Homer Simpson: Ode to an American Oaf.
From his big, fat ass to the fact that he doesn't care about having a big, fat ass, Homer is 100%, sea to shining sea you and me. When our forefathers set the tenets of our nation, it was a man like Homer that they had in mind. A family man. A working man. Someone hungry for everything this country has to offer. A hunger that can only be sated with all-you-can-eat shrimp.
We're good people. We wake up every morning, put on the monkey suit and sit in front of our computers all day reading celebrity gossip until our bosses walk by. Our compensation covers clothing, shelter and weak margaritas at happy hour. We're on the path to responsibility if we haven't reached it already. But is this what our parents meant when they told us we could be anything we wanted to be? Corporate drones? Resigned to do the same thing day in and day out?
It isn't. And Homer Simpson knows it. A nuclear power plant safety inspector by trade, Homer doesn't let titles or training or reason dictate what he does when he wakes up each morning. He's been an astronaut, a blackjack dealer, a baseball team mascot, the Grim Reaper... The man has literally done it all, and he's not going to stop until Fox tells him to.
Homer's life is led to the fullest extent possible. Recent seasons of the show suggest that there is verrrrry little possibility that Homer (or the audience) will ever wake up and say, "Wow. I wish I/he had done more." Homer lives his life the way every American should: like there's no tomorrow. Because there will be no tomorrow. Because instead of inspecting the safety of your nuclear power plant, you're hanging out with the Smashing Pumpkins, and the plant is melting down.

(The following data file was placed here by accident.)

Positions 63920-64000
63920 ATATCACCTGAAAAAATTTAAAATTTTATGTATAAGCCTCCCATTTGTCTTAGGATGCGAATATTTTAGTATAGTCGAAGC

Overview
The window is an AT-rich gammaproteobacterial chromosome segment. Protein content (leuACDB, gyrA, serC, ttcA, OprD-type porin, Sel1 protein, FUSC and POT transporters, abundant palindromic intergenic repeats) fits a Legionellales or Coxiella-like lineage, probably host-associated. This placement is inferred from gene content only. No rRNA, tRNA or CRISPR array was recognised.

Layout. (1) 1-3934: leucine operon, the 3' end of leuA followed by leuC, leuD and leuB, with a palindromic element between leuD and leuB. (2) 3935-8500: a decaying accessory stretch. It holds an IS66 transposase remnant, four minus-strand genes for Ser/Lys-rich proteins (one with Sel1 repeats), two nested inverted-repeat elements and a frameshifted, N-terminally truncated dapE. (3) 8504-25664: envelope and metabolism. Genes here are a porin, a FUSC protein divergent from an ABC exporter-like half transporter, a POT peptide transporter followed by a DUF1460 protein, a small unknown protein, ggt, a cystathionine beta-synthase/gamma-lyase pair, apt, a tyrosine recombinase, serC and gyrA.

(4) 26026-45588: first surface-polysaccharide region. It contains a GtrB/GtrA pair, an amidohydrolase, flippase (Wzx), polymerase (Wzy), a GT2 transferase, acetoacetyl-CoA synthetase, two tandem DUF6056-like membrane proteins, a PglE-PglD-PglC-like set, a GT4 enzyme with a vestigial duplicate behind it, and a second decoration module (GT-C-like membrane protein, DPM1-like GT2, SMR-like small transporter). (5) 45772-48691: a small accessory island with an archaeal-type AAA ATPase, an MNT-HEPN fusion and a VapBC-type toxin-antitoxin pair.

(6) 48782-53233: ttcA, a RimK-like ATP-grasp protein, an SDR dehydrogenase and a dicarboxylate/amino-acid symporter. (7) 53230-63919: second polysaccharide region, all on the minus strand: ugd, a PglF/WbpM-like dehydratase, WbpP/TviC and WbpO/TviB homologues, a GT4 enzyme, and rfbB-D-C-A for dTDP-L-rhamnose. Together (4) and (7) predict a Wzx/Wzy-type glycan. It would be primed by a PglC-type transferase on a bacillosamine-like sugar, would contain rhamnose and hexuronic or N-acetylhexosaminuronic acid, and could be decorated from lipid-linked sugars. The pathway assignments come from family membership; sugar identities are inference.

Is there anything more liberating that nudity? Bare-butted, gratuitous nudity. Ned Flanders might not think so. But that's only because he's gotten an accidental eyeful of Homer's liberation so many times. Homer experiences none of the puritanical shame our country was built on, but like any good American, he has evolved to embody a new normal -- loud, proud, and unapologetic about his body.
And The Pursuit of Sandwiches
If you have ever started to eat a sandwich, gotten to the midway point and thought, "I don't need to finish this," then you are not a true American. Homer Simpson is a true American. At a power plant picnic, Homer rescues a barely-touched 10-foot sub from certain death. He brings it home and exercises his civic duty by eating the thing until it fits in the fridge. The sandwich never does make it to the fridge, though, because Marge finds it behind the radiator:
Homer: Marge, I'd like to be alone with the sandwich for a moment.
Marge: Are you going to eat it?
Never leave a man behind. Take one for the team. Finish that sandwich, because that's what Ben Franklin would have done. Do you think there was refrigeration in colonial times? No. If you committed to a sandwich, you finished a sandwich. And that's exactly what Homer did, or at least tried to do, until it literally made him pass out. Which is actually how many of our leaders died before the advent of the ice box. Toxic Sandwich Syndrome.
There is a place beyond the golden waves of wheat, over the purple mountains majesty, and just past the borders of Shelbyville. That place is Springfield. It is home to the most American man in America. It is home to Homer Simpson.